Examples of orbits

Three types of orbits are of particular interest: low Earth orbits (LEO), which goes up to about 2000 km; medium Earth orbits (MEO), which are between LEO and GEO (see below); and geostationary Earth orbits (GEO), which are at 42 164 km. Hardly any satellites orbit Earth above GEO (with one notable exception, which will be discussed later).

Most satellites in LEO orbit above 300 km, where the reduced atmospheric drag make it possible to maintain a reasonably stable altitude without spending too much fuel on orbital maintenance. Nonetheless, periodic burns are needed. The International Space Station (ISS) orbits at 350–400 km, and its altitude is chosen as a trade-off between the cost of reaching orbit and the fuel needed to be transported for altitude maintenance. The ISS has an inclination of about 52 degrees, making it easier to reach from the USA and Russia which frequently send cargo and astronauts. Above 500–600 km the atmospheric drag is negligible, allowing satellites to stay in orbit for years without ever needing to compensate for the drag.

A geostationary satelitte orbit the Earth once every sidereal day (about 23 hours and 56 minutes, since the Earth moves around the Sun while rotating around its own axis). This means that the satellite, as viewed from Earth, stays still above a fixed location on the ground. This make it much easier to receive TV signals and communication from it, as practically no tracking is needed.

Figure 1: Polar and geostationary orbit. Illustrated by Andøya Space Education.

Another important orbit is at about 20 000 km of altitude (orbital period of approx. 12 hours), where most global navigation satellite system constellations are found.

Figure 2: Illustration of Hohmann transfer orbit. Credits: Leafnode (https://commons.wikimedia.org/wiki/File:Hohmann_transfer_orbit.svg)

The last satellite orbit we will discuss is not an orbit that satellites operate in, but merely a way of transportation to its final orbit. This orbit is called a Hohmann orbit, see figure 2. Imagine a satellite launched into a circular orbit of 350 km altitude. The satellite is intended to reach a circular orbit with an altitude of 5000 km. The satellite at 350 km altitude increases its orbit with a change in velocity of \Delta v_1, and this changes the orbit to an elliptical orbit with perigee at 350 km and apogee at 5000 km since \Delta v_1 is carefully calculated in advance. After half an orbital period the satellite reaches the apogee, the it does a second burn with \Delta v_2 to change the orbit once again to a circular orbit. See figure 2. Note that Hohmann orbits can be used to increase and decrease the orbits altitude, and that the initial and final orbit needs not to be circular. Hohmann orbits are always elliptical and requires two changes in velocity (two motor burns). For orbital changes where the ratio between the lower and higher semi-major axis is not very large Hohmann transfers are the most efficient. In some rear cases, bi-elliptical transfers can be more efficient.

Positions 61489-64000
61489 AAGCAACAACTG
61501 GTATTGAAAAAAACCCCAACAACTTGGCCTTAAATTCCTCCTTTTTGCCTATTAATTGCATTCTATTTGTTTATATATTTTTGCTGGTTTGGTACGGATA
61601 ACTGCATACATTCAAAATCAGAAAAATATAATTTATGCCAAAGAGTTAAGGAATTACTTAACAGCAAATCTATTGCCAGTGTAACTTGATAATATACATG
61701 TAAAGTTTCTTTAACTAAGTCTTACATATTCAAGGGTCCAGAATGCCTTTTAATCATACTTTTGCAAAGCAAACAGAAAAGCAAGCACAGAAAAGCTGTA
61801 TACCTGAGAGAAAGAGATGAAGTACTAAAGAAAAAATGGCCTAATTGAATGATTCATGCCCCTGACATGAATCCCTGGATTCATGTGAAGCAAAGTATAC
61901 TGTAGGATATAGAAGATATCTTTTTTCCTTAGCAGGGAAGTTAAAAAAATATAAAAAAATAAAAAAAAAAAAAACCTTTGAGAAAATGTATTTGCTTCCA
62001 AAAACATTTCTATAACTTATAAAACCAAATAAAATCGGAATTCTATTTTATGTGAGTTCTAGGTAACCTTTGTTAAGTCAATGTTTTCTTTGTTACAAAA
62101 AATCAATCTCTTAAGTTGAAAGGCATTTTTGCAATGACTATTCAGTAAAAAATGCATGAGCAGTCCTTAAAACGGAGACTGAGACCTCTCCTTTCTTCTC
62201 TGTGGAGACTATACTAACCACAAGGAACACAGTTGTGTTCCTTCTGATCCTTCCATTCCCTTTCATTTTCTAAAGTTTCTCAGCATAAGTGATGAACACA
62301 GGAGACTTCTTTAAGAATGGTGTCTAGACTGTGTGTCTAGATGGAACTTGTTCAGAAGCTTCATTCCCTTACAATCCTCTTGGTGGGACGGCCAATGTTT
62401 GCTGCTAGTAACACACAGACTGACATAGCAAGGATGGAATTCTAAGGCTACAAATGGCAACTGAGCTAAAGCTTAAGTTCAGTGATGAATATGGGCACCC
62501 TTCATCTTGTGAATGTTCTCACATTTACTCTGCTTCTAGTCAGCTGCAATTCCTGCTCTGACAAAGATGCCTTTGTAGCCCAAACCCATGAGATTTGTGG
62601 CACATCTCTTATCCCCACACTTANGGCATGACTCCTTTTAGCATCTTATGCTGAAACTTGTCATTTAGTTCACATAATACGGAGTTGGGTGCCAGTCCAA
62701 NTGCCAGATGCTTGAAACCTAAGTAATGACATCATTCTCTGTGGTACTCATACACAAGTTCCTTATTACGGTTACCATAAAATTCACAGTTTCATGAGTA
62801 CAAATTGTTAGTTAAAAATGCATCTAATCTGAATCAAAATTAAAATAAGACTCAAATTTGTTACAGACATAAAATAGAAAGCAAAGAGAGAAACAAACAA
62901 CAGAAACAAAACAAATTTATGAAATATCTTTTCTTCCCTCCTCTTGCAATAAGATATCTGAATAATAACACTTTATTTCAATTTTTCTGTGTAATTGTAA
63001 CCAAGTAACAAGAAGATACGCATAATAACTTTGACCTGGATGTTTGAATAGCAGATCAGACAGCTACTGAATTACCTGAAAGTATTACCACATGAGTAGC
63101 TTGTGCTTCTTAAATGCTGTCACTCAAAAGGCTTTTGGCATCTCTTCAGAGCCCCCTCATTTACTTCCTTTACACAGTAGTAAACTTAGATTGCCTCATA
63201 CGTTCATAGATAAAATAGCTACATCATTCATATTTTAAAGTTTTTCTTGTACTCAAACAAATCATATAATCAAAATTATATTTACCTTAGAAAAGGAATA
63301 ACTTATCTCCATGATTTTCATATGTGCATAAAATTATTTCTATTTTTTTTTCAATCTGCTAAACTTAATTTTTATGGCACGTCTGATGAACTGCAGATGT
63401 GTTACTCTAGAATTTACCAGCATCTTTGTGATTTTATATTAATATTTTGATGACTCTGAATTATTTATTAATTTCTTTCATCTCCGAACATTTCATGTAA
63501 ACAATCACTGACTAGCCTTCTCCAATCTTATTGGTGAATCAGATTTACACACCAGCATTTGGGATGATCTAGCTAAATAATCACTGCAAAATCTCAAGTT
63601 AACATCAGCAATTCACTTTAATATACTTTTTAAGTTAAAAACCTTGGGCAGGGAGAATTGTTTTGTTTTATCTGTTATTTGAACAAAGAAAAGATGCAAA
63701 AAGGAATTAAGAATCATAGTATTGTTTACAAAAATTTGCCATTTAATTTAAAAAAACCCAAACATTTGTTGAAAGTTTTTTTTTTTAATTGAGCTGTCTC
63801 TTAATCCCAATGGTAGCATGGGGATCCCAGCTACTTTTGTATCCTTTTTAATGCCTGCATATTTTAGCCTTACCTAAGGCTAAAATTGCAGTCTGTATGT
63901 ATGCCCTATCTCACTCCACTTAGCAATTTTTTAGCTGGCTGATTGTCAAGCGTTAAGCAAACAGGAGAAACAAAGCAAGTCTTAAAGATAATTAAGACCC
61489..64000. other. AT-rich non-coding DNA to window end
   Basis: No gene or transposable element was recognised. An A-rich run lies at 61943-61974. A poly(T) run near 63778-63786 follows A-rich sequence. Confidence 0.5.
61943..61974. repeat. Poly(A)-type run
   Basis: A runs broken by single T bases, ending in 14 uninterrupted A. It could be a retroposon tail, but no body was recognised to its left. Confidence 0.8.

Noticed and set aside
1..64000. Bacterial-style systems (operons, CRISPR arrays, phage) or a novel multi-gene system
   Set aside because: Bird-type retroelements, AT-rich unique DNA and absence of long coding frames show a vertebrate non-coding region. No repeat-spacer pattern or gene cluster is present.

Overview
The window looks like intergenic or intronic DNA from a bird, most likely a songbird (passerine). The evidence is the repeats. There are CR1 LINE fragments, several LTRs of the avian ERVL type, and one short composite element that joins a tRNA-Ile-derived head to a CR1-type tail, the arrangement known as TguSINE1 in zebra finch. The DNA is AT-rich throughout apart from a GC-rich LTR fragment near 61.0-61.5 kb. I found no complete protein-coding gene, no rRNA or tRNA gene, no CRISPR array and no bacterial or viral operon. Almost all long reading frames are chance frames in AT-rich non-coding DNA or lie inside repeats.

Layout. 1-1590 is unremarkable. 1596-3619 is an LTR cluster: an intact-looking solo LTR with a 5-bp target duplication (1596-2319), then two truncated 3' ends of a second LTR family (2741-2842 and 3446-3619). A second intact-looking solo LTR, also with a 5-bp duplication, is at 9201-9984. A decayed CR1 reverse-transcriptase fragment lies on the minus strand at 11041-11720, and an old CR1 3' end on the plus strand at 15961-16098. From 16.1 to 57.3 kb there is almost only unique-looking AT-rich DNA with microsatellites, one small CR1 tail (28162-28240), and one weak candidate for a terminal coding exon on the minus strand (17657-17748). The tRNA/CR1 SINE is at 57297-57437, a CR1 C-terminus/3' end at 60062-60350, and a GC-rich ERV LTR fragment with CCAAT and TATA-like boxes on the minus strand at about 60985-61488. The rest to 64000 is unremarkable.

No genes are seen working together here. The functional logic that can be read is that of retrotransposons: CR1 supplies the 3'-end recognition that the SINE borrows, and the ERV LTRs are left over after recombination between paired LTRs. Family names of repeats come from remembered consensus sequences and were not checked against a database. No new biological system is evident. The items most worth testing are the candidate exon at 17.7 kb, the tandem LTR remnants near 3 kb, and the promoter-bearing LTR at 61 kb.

In practice, satellites intended to go in orbits higher than low LEO orbits are usually launched straight into a Hohmann orbit. One example is the geostationary transfer orbits (GTO), which carry communication satellites to GEO. Launching straight into GTO makes the satellite only needing to burn its own motors when the apogee in the GTO is reached (a technique called orbital insertion).

See how astronauts reach the ISS in this video:

GTO has a semi-major axis of a = 24\; 582 \; \text{km} Using the energy conservation formula v^2 - 2 \mu/ r = - \mu/a, we can write

v = \sqrt{2\mu \left( \dfrac{1}{r} - \dfrac{1}{2a} \right)}.

For an apogee at r = 42 \; 164\; \text{km}, we find the velocity

v = \sqrt{2\cdot 398 \; 600 \; \text{km}^3/\text{s}^2 \left( \dfrac{1}{42\; 164 \; \text{km}} - \dfrac{1}{2\cdot 24 \; 582 \; \text{km}} \right)} = 1.64 \ \text{km}/\text{s}.

The orbital velocity at GEO (at the same altitude) is

v = \sqrt{\dfrac{\mu}{r}} = 3.08\ \text{km}/\text{s}.

The change in velocity, \Delta v, needed for orbital injection to GEO is therefore

\Delta v_{\text{GTO} \to \text{GEO}} = 3.08\; \text{km}/\text{s} -1.64 \; \text{km}/\text{s} = 1.44 \ \text{km}/\text{s}.

For a satellite with an initial wet mass (including fuel) of 4 000 kg and a motor with I_\text{SP} = 3\, 000 \; \text{m}/\text{s}, the final fuel after burn is

m_\text{f} = m_\text{i} \exp \left( - \dfrac{\Delta v}{I_\text{SP}} \right) = 4 \, 000 \, \exp \left( - \dfrac{1.44 \; \text{km}/\text{s}}{3 \; \text{km}/\text{s}}} \right) = 2\, 475 \ \text{kg},

making the propellant needed for the insertion m_\text{p} = 4 \, 000\; \text{kg} - 2\, 475\; \text{kg} = 1 \, 525 \; \text{kg}.

After orbital injection, the satellite needs some propellants for station keeping, burning the motors to compensate for secondary effects. Some of these effects is accounting for Earth not being perfectly spherical, sun pressure and gravitational forces from other celestial objects. After the end of life of a geostationary satellite, being that GEO is such an important object for the modern society, the satellites is moved to a higher orbit called a graveyard orbits only used for decommissioned satellites.

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This article is part of a pre-course program used by Andøya Space Education in Fly a Rocket! and similar programs.